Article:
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40-year-high US inflation self-inflicted

The US Federal Reserve recently raised its benchmark interest rate by half a percentage point, shifting the target range from 0.75 per cent to 1 per cent, following a smaller increase in March. It was the Fed’s biggest increase in 22 years. 

Statesman News Service |

The US Federal Reserve recently raised its benchmark interest rate by half a percentage point, shifting the target range from 0.75 per cent to 1 per cent, following a smaller increase in March. It was the Fed’s biggest increase in 22 years. 

Last fall, Fed Chairman Jerome Powell said rising prices were “transitionary” and would not leave “a permanent mark in the form of higher inflation”. So, when inflation began to climb after mid-2021, the Fed ignored it until it soared. 

In March, the inflation rate in the United States accelerated to 8.5 per cent, the highest since December 1981. It was partly fueled by rising energy and food prices, and the consumer price index, which shot to 6.5 per cent, the most in four decades. 

Typically, the rapidly increasing energy and food prices are being attributed to the Russia-Ukraine conflict. Effectively, they should be associated with economic sanctions which have turned a regional conflict with a limited, short-term trajectory into a global crisis with a broad, protracted horizon. That’s the net effect of the hybrid proxy war in Ukraine. 

Excluding volatile energy and food categories, the soaring inflation 

has been associated with pandemic-induced global supply disruptions and the recent Covid-19 outbreaks in China. New cases peaked in China in late April and are now coming down. 

But disruptions in the global supply chains may penalize global economic prospects as long as the failed efforts to contain the virus in the West continue to give rise to new waves of variants.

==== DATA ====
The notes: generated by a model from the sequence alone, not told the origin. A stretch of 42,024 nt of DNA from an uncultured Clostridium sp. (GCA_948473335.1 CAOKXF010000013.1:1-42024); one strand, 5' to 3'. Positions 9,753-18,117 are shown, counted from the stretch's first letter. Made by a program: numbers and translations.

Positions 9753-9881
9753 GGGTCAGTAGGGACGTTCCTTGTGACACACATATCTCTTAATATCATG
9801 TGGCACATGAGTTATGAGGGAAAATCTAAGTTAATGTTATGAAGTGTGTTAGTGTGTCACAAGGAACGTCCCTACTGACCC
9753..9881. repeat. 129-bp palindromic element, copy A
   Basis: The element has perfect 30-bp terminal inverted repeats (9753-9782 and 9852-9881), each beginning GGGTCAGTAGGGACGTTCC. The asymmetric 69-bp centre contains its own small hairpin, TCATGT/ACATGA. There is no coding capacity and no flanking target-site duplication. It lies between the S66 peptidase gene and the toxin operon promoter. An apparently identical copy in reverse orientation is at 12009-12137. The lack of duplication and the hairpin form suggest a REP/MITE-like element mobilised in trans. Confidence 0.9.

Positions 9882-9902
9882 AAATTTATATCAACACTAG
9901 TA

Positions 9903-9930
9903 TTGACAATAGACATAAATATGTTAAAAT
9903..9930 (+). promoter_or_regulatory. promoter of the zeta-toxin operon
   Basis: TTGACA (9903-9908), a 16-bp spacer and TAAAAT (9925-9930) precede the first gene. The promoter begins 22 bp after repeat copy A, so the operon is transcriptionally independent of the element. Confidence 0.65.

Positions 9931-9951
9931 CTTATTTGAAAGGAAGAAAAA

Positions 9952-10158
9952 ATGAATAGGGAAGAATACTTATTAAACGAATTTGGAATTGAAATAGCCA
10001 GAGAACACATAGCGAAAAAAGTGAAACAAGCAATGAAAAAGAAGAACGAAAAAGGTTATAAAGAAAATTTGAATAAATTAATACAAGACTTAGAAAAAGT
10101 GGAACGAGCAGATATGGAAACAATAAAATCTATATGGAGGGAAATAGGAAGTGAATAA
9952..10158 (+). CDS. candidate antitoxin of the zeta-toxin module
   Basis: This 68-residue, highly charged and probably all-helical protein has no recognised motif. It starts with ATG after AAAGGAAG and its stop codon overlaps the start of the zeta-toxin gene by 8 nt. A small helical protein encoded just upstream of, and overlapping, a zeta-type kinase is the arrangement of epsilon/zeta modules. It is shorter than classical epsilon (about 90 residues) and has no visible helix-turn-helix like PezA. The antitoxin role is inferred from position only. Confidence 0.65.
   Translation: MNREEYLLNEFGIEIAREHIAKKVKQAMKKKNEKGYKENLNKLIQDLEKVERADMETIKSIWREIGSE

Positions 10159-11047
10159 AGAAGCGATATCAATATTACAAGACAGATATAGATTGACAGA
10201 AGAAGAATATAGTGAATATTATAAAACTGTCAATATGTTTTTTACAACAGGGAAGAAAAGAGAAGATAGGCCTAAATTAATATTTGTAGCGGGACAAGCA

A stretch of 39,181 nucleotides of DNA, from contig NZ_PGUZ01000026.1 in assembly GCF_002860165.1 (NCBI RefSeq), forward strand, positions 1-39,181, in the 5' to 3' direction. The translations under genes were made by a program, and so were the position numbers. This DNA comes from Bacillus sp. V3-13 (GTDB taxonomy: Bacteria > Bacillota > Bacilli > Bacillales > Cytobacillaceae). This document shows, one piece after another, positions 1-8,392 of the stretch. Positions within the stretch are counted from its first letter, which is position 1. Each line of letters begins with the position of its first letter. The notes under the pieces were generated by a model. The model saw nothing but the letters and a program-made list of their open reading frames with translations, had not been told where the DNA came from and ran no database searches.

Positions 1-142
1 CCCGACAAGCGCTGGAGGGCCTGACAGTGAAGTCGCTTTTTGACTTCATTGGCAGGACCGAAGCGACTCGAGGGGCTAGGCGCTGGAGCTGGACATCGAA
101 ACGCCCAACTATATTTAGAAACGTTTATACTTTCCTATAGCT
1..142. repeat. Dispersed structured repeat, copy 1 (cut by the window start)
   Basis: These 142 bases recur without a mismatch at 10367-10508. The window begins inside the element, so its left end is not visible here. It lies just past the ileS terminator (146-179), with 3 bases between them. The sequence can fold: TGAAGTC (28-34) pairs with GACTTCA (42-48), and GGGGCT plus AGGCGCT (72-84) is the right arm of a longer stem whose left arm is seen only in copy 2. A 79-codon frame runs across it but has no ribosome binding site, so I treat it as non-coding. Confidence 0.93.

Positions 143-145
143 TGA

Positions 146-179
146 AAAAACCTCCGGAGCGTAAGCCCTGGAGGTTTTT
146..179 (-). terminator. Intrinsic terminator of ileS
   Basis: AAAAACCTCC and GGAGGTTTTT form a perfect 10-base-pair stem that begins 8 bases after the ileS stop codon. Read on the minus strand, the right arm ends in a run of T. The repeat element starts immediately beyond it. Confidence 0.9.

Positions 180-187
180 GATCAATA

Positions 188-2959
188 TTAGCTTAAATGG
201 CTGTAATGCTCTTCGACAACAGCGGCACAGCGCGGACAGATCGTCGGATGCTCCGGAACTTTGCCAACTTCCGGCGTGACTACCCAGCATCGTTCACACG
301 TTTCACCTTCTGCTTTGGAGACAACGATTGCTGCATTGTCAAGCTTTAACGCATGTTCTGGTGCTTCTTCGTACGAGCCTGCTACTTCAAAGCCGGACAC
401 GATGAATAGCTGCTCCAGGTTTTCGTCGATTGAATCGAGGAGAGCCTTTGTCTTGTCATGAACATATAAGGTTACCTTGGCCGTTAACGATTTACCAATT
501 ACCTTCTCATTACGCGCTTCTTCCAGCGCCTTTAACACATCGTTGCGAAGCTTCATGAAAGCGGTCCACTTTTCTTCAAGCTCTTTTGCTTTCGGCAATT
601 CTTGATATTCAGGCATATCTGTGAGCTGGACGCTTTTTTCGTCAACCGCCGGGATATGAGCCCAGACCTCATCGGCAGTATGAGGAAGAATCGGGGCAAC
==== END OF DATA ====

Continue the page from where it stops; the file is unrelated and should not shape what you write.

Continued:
Commodity prices peaked in early March, remain close to the peak level and have soared 39 per cent since the beginning of the year. 

Food prices climbed to an all-time high in March, up nearly 20 per cent year-on-year, and remain high in what UN Secretary-General Antonio Guterres has called the “hurricane of hunger and a meltdown of the global food system”, while crude oil price reached a high of $125 per barrel in early March, increasing 43 per cent since January. 

In Europe, the most exposed region to Russian energy, natural gas price quintupled to a high of 230 euros ($239.04) per megawatt-hour and has dropped to 104 euros, as concerns over Russian supplies have dissipated somewhat, but only temporarily. 

Russia is the world’s 11th largest economy with a GDP of $1.8 trillion. It is the world’s largest gas exporter and the second-largest crude oil exporter, and given its key role in global energy supply, Goldman Sachs has warned that the global economy “could soon be faced with one of the largest energy supply shocks ever”. 

A benign scenario in the Ukraine crisis was possible, but it would have required rapid, proactive diplomacy. Unfortunately, that has not been the priority of the proxy war. 

As US Defense Secretary Lloyd Austin said in late April: “We want to see Russia weakened.” It was a stunning admission. 

The Biden administration is reviewing the excess tariffs imposed on Chinese products ahead of their expiration in July. 

In fact, some policymakers are calling for reductions in the tariffs in order to provide relief to American consumers struggling with rising prices. These calls are fueled by the fear of a potential Republican landslide win in the midterm elections.